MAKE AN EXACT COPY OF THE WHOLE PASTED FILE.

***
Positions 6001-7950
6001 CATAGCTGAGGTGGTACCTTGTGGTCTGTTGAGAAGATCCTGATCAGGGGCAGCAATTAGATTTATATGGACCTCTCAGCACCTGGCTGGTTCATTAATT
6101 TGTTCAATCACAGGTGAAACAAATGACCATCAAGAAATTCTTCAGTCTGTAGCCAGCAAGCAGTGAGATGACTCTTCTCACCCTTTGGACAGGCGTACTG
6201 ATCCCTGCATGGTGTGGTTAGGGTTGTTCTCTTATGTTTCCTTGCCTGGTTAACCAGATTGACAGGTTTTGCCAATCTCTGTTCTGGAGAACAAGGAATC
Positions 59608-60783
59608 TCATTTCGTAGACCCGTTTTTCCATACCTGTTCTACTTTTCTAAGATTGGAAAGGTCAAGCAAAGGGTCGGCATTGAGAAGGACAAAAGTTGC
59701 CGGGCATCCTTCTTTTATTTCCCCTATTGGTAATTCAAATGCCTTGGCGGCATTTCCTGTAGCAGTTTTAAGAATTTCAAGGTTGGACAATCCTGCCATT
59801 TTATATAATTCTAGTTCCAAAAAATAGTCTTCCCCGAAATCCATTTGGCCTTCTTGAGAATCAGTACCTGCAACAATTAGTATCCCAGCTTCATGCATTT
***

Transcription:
Positions 6001-7950
6001 CATAGCTGAGGTGGTACCTTGTGGTCTGTTGAGAAGATCCTGATCAGGGGCAGCAATTAGATTTATATGGACCTCTCAGCACCTGGCTGGTTCATTAATT
6101 TGTTCAATCACAGGTGAAACAAATGACCATCAAGAAATTCTTCAGTCTGTAGCCAGCAAGCAGTGAGATGACTCTTCTCACCCTTTGGACAGGCGTACTG
6201 ATCCCTGCATGGTGTGGTTAGGGTTGTTCTCTTATGTTTCCTTGCCTGGTTAACCAGATTGACAGGTTTTGCCAATCTCTGTTCTGGAGAACAAGGAATC
Positions 59608-60783
59608 TCATTTCGTAGACCCGTTTTTCCATACCTGTTCTACTTTTCTAAGATTGGAAAGGTCAAGCAAAGGGTCGGCATTGAGAAGGACAAAAGTTGC
59701 CGGGCATCCTTCTTTTATTTCCCCTATTGGTAATTCAAATGCCTTGGCGGCATTTCCTGTAGCAGTTTTAAGAATTTCAAGGTTGGACAATCCTGCCATT
59801 TTATATAATTCTAGTTCCAAAAAATAGTCTTCCCCGAAATCCATTTGGCCTTCTTGAGAATCAGTACCTGCAACAATTAGTATCCCAGCTTCATGCATTT